Sonoko Sakai opened the door to her house, set on a slope in Highland Park, in Los Angeles, and the scent of cardamom and cloves, fennel and cumin, cinnamon and ginger rushed out to greet me. On the dining table, just behind her, she had more than a dozen jars of spices set up for a cooking class. “Did you bring an apron?” Sakai asked. “You’re going to need an apron.” She pointed to brown mustard and coriander seeds, black peppercorns and sweet paprika and marigold-colored turmeric. “You know, we don’t really come from a culture of too many spices,” Sakai said, “but every week in Japan, we eat curry. We get tired of ramen, we get tired of sushi, but we never, ever get tired of curry.”
Kare raisu, or curry and rice, is the stuff of Japanese school lunches and quick weeknight dinners. It’s comfort food, and often the first cooking lesson for Japanese children in their home-economics classes. To make it, cooks reach for a pack of their favorite store-bought curry bricks — concentrated cubes of spices with some kind of thickening agent, like flour, which create thick, dark, spicy sauces when simmered with water or stock, infusing chopped meat and vegetables with flavor as they simmer. These bricks are cheap to buy and easy to use — they keep at room temperature and pop out of their packs like oversize pills.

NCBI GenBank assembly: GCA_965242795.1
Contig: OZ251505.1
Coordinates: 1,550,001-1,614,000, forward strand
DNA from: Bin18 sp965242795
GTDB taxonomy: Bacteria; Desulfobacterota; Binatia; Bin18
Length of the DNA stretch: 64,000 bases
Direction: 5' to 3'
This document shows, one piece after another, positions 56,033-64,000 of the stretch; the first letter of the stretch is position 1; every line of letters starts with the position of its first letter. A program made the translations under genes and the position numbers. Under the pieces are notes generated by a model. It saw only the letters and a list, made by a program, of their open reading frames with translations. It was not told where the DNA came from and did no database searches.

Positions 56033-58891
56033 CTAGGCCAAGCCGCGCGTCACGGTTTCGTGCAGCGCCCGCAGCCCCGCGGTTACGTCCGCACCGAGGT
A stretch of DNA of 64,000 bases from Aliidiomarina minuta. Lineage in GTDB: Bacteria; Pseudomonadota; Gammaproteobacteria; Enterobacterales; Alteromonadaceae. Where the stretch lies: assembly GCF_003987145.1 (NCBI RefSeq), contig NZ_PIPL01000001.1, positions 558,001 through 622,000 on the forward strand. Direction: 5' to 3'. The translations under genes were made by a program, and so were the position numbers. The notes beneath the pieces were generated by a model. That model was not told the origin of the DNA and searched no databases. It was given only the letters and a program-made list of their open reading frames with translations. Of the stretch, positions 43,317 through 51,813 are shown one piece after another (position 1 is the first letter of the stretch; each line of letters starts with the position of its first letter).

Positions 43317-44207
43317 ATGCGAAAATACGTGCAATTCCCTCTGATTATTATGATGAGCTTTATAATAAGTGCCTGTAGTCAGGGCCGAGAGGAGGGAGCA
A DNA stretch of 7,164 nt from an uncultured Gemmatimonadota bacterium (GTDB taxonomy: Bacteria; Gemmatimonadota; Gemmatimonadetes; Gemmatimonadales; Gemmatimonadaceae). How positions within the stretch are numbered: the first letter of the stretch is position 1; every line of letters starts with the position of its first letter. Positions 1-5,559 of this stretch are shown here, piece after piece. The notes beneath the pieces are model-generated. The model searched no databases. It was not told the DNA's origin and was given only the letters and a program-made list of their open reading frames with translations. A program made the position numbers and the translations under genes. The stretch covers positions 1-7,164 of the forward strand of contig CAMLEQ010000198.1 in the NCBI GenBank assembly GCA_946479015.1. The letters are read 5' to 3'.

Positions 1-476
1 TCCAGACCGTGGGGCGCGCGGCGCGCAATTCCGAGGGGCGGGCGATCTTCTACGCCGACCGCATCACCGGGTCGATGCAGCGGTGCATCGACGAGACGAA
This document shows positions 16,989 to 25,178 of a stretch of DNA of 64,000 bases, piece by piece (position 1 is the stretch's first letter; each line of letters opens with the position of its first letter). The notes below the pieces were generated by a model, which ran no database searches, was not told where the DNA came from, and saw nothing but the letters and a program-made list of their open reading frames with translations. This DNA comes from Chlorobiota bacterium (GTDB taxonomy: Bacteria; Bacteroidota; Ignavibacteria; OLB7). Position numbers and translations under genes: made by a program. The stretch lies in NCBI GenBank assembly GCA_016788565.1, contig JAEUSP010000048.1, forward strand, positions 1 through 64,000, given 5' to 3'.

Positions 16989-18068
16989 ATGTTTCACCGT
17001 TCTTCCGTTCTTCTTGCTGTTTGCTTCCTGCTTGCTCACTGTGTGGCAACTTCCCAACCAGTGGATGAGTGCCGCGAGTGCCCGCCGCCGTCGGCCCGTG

Curry traveled the world through colonization, via the British, who brought their ideas of Indian cuisine to Japan in the late-19th century. Curry didn’t really refer to one dish, or a single, precise set of flavors and textures, but functioned more as a kind of catchall for a multiplicity of Indian foods embellished with spices. “Curry was very exotic at one point,” Sakai said. Japanese cooks considered it Western fare and set to work adapting it to their own tastes and making it their own. What defines a Japanese curry now, Sakai said, is a fairly high level of umami (often from the addition of Japanese ingredients like shiitake mushrooms, kombu or miso). And in Japan, the sauce is traditionally made using the French technique of diluting a roux — a mix of cooked fat and flour — with a liquid, which thickens as it boils. “But you can control everything if you make it yourself,” said Sakai, who constantly tweaks her brick recipe, adding dehydrated citrus peel and homemade miso, or softening the heat of chiles with extra kombu. As a cookbook author and tinkerer who makes her own miso and buckwheat noodles, Sakai has been making her own curry bricks from scratch for a few years. She included a recipe in her latest cookbook, “Japanese Home Cooking: Simple Meals, Authentic Flavors,” and her homemade-curry-brick class is popular in Los Angeles, filled with students from all over the world with a taste for kare raisu.